Merely the word "marketing" makes many instructors feel uncomfortable. But marketing really just means education. When you do marketing, you are educating your clients or people who could potentially become clients about the services you provide and how you can help them or solve their problems.
Fundamentaly, there are two kinds of marketing: "internal" and "external". In this article, we discuss internal marketing, which is the most important kind for independent teachers and instructors.
What is internal marketing?
Internal marketing means you're dealing with your existing customers. For example, when you announce to your regular students that you have a special workshop coming up, or when you offer your people a discount on a monthly membership — that's internal marketing.
External marketing is when you're communicating with people who have never heard of you. People who have no idea who you are and what you do. So here you're trying to attract new people and get them interested in taking a class with you, and then to hopefully become a regular student. For example, running ads, putting up flyers, posting on Instagram or Facebook... that's all external marketing.
Most teachers think mostly about external marketing when thinking about ways to grow their business. But it's infinitely easier to engage an existing student who already knows you and with whom you already communicate, than to go out there into the world or on the internet and try different ways of getting random peoples' attention. Getting strangers to just have a look at your offerings, let alone getting them to sign up for a class with you... that's a much more difficult challenge!
So, internal marketing is much easier... and it also turns out to be much more important for your business than finding new clients. If you have a decent number of students already, the return on investment (time or money spent) you get from nurturing, motivating, and engaging your existing clients will dwarf what you can get out of hunting for new clients.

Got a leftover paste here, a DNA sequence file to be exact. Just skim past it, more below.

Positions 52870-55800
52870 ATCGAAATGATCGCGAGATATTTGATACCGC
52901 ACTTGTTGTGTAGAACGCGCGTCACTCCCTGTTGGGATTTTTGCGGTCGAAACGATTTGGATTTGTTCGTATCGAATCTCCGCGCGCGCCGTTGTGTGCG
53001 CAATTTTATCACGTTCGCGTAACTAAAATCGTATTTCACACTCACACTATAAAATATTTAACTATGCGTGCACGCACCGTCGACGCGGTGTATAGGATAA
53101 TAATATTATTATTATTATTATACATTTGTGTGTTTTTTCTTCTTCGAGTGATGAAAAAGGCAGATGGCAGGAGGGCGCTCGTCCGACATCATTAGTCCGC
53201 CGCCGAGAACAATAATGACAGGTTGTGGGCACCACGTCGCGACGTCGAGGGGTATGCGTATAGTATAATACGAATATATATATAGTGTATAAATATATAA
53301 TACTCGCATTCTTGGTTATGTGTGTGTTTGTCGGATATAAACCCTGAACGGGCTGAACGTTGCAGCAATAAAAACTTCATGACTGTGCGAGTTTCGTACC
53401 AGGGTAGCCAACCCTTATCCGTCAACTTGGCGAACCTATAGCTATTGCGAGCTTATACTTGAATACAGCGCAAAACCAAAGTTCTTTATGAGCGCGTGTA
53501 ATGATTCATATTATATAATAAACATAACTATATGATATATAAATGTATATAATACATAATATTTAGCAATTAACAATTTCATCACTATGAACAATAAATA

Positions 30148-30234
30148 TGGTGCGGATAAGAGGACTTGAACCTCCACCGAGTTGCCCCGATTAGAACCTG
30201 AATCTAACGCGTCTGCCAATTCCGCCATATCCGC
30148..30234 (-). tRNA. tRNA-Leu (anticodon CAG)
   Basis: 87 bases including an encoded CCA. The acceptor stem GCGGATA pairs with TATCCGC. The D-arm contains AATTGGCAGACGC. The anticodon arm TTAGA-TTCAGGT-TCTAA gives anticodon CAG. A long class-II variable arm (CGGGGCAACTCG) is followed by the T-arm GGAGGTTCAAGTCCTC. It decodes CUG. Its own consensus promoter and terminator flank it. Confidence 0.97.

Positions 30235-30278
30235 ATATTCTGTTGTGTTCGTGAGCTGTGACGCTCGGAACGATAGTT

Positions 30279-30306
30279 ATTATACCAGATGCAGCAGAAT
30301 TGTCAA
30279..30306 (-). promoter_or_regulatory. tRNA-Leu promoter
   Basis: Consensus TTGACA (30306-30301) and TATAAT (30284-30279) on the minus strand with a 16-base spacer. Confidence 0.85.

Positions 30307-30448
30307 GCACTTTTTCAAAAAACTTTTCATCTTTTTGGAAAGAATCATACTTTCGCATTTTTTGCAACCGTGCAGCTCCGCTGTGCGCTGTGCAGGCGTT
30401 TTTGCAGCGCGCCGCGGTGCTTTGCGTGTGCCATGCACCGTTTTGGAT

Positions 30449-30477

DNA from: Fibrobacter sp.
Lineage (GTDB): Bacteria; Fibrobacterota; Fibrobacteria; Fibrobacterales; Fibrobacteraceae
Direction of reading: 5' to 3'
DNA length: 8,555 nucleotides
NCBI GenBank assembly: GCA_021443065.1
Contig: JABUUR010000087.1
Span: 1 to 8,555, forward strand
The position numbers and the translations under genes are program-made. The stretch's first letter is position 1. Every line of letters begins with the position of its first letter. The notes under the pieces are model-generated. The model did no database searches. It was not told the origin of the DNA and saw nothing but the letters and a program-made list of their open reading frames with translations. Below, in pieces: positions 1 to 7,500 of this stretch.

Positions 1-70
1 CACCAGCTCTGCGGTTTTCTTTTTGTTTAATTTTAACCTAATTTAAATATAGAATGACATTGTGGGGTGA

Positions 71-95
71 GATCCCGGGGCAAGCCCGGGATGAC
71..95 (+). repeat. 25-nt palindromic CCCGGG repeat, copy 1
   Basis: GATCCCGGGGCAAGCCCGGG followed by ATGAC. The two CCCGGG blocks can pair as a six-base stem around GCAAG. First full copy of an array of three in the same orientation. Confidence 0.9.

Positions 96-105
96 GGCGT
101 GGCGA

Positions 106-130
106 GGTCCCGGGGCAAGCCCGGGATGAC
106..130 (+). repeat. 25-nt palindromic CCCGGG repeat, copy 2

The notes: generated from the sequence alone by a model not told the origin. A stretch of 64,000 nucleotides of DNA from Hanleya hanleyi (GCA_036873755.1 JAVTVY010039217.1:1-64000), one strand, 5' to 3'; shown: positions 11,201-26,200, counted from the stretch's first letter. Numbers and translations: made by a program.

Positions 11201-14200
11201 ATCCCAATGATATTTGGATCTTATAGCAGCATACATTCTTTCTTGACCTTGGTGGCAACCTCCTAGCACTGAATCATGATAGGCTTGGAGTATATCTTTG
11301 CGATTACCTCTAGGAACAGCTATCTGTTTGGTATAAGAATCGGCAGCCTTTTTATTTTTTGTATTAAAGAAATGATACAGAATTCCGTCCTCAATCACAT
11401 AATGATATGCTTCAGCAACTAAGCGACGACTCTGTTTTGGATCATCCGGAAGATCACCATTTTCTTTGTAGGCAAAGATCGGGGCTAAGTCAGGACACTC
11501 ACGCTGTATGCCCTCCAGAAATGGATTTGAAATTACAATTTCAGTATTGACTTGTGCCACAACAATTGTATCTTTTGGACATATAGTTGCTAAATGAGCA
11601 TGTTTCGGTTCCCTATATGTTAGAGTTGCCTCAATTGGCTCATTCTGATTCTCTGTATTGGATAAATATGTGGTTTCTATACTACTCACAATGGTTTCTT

The business of teaching is very different from other businesses like a running a shop, or driving a taxi. The big difference is that most of your customers are repeat customers. When was the last time you saw a new face in class? It's rare, right? Most of the people you see in class on any given day are people you've seen before, they're your "regulars".
<span class="special tip"><span class="materialicon tip">lightbulb</span>Nurturing your regular students, motivating them, getting them to commit to deepening their learning or their practice with you — that's the key to your success in the long term. Much more so than getting a new student to come try out a class with you.</span>
It should be obvious that if you don't have your internal marketing working for you, then even when you do get a newbie showing up for a class, you might never see them again after that. So unless you're engaging new clients to stick with you and become a "regular", all of your external marketing efforts will be mostly for nothing!
The goals for your internal marketing are to turn new students into regulars, and to turn regular students into "superstars". Superstars are people who never miss a class, who enthusiastically spread the word about your teaching in their circle of friends, and who don't care what it costs to study with you.
OK, so what specifically should you do for internal marketing? Here are six things to focus on:
1) Be a great teacher
OK, maybe you know this one already... the first and most important thing you can do is simply to be a great teacher. To provide amazing value to your students.
Generally, this a matter of loving your craft and loving to teach, working constantly to improve, preparing your lessons, knowing your stuff and constantly learning more so you can become more and more of a master.
It also means being tuned in to your students, listening to their feedback, genuinely caring about them and caring about their progress.
Being a great teacher takes time and a lot of work. But the good news is that you probably don't mind the effort. The love of teaching is presumably why you do what you do, working on being the best teacher you can be is likely to be enjoyable.
2) Motivate and inspire existing students